Dataset of active avoidance in Wistar-Kyoto and Sprague Dawley rats: Experimental data and reinforcement learning model code and output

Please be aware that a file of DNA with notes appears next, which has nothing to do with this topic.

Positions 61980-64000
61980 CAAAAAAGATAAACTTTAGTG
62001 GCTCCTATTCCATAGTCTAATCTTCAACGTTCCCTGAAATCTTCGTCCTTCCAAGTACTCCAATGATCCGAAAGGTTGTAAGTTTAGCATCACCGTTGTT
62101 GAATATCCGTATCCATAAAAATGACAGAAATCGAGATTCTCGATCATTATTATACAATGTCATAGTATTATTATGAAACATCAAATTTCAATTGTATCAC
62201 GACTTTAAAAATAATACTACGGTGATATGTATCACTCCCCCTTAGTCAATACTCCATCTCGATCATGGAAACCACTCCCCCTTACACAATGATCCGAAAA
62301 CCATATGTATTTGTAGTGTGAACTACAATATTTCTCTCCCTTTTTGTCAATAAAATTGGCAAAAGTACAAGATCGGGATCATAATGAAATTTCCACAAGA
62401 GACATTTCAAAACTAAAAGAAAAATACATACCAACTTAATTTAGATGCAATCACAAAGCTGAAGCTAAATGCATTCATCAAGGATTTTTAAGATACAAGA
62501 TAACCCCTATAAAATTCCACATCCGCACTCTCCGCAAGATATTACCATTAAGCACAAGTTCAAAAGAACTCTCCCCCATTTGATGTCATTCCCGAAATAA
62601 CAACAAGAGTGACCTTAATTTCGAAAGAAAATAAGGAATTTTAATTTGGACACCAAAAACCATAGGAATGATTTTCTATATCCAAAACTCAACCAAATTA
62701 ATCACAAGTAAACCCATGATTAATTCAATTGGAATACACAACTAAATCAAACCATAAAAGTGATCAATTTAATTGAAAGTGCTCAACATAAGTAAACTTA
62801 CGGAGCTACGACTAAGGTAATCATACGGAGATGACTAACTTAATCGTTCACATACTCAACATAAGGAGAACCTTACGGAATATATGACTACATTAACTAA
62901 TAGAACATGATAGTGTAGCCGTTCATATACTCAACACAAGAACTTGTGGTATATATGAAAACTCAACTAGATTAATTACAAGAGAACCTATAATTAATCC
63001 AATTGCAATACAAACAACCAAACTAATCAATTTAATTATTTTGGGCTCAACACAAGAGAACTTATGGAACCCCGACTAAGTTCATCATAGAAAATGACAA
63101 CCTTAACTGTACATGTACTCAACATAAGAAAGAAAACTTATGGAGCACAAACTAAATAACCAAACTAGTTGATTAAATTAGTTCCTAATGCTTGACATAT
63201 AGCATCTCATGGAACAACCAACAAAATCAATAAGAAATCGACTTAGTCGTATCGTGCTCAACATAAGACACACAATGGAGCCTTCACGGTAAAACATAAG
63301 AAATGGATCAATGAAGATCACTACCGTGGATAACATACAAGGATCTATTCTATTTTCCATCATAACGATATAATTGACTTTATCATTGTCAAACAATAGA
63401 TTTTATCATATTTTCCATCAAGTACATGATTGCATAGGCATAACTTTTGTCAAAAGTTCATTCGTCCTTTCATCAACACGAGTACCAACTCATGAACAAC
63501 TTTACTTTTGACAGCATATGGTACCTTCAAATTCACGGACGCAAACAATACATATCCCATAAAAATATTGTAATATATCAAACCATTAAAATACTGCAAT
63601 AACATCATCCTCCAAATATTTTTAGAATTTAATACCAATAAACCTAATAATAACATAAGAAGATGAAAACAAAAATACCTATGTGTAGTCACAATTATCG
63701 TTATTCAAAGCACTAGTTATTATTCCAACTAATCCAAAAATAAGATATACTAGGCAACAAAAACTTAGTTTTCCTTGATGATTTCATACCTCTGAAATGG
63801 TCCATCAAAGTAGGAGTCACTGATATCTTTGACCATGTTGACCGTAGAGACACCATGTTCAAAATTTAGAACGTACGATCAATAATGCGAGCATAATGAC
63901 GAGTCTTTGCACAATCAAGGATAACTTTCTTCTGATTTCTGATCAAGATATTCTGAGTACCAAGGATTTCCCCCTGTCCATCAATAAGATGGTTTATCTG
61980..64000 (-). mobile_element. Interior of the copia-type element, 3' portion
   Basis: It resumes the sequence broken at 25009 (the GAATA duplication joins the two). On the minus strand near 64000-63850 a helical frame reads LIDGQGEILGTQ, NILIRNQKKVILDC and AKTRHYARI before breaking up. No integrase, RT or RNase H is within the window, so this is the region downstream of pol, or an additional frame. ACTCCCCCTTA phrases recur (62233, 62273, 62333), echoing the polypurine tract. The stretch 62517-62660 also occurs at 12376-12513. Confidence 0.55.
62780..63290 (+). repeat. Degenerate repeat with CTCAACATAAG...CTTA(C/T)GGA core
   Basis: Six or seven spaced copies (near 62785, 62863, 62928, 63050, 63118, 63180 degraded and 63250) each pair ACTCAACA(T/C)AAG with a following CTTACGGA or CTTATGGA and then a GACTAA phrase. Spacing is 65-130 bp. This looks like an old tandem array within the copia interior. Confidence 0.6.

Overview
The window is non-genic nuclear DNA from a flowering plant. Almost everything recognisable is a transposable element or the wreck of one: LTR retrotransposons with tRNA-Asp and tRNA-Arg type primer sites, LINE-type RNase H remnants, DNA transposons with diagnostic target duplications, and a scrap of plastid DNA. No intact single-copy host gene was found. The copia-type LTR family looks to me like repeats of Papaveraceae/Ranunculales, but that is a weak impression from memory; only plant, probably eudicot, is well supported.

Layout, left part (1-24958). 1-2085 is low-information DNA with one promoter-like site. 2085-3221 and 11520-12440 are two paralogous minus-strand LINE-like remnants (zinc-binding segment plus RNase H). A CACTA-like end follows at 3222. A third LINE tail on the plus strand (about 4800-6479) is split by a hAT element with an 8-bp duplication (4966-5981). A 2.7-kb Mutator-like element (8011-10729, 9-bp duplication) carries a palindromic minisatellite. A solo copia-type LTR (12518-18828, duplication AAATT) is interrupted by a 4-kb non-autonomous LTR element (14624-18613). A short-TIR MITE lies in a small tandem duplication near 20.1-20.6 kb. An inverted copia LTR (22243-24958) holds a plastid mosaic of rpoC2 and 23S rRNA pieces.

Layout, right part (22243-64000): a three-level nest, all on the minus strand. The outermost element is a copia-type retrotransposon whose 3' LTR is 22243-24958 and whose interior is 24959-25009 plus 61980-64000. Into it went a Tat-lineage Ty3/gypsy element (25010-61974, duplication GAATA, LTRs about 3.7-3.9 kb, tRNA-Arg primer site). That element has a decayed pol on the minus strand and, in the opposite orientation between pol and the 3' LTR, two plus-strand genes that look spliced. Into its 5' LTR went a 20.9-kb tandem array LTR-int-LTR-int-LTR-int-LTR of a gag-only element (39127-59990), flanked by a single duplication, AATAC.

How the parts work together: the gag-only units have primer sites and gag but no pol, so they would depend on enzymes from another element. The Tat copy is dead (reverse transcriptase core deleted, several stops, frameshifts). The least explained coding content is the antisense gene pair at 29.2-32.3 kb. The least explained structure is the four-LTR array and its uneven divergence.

Published: 16-07-2020| Version 4 | DOI: 10.17632/d6ybdxzkwz.4
Contributors:
John Palmieri,
Kevin Spiegler,
Kevin Pang,
Catherine Myers

Description